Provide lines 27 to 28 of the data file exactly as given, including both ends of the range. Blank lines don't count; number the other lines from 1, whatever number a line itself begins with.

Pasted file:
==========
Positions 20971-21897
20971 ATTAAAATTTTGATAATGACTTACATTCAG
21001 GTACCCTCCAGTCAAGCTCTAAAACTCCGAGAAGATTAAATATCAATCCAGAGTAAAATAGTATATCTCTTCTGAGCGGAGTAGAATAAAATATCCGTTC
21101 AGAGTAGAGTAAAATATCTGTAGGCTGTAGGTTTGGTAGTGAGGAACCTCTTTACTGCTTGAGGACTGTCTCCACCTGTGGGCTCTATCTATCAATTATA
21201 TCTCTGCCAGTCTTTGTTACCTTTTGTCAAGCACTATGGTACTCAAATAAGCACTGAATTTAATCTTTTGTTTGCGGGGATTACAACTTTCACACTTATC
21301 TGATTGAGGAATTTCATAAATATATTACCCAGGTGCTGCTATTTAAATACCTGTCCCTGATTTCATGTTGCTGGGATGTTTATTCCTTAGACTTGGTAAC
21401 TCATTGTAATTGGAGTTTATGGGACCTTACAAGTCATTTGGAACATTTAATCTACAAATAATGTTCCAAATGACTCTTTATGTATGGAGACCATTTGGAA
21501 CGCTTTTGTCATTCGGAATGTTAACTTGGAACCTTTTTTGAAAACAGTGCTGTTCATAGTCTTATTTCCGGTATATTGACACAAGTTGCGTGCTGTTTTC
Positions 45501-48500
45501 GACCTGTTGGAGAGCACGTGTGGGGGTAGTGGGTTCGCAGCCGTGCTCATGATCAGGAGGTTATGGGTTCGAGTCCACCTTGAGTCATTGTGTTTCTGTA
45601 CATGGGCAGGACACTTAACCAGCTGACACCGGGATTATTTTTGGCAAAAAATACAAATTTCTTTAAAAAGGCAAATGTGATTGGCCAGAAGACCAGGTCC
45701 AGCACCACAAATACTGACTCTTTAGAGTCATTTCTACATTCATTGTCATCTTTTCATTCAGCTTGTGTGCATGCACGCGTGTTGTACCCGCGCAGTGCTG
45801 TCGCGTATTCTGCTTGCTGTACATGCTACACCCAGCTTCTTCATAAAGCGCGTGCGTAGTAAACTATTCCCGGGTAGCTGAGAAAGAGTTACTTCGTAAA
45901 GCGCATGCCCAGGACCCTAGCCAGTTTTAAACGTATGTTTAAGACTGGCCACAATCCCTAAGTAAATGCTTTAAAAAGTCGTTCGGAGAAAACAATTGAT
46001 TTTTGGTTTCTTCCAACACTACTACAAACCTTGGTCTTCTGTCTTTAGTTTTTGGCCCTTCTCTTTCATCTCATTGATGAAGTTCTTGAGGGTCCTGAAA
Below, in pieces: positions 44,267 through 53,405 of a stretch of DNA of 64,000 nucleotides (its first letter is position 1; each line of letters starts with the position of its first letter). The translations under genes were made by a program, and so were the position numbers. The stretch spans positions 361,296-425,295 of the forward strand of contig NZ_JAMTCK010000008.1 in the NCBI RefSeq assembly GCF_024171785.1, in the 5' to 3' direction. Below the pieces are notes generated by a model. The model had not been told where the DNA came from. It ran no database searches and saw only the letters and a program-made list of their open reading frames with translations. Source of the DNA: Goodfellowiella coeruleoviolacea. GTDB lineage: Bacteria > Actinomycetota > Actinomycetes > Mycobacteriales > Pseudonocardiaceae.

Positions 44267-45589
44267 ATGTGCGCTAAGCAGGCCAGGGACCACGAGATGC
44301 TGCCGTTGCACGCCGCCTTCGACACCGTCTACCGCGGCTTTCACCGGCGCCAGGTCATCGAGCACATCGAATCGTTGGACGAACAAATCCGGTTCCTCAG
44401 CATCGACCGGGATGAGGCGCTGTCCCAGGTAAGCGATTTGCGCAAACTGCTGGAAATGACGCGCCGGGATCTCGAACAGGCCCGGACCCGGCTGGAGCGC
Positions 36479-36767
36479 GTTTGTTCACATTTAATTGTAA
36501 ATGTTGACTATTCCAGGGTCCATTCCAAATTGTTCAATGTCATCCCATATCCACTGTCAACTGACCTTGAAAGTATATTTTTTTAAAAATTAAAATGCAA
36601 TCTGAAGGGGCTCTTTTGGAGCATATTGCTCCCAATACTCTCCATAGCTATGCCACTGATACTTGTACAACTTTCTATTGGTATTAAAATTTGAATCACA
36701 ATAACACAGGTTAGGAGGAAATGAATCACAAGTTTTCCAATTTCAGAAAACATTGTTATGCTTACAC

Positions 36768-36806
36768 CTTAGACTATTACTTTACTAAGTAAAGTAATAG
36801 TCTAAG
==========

36768 CTTAGACTATTACTTTACTAAGTAAAGTAATAG
36801 TCTAAG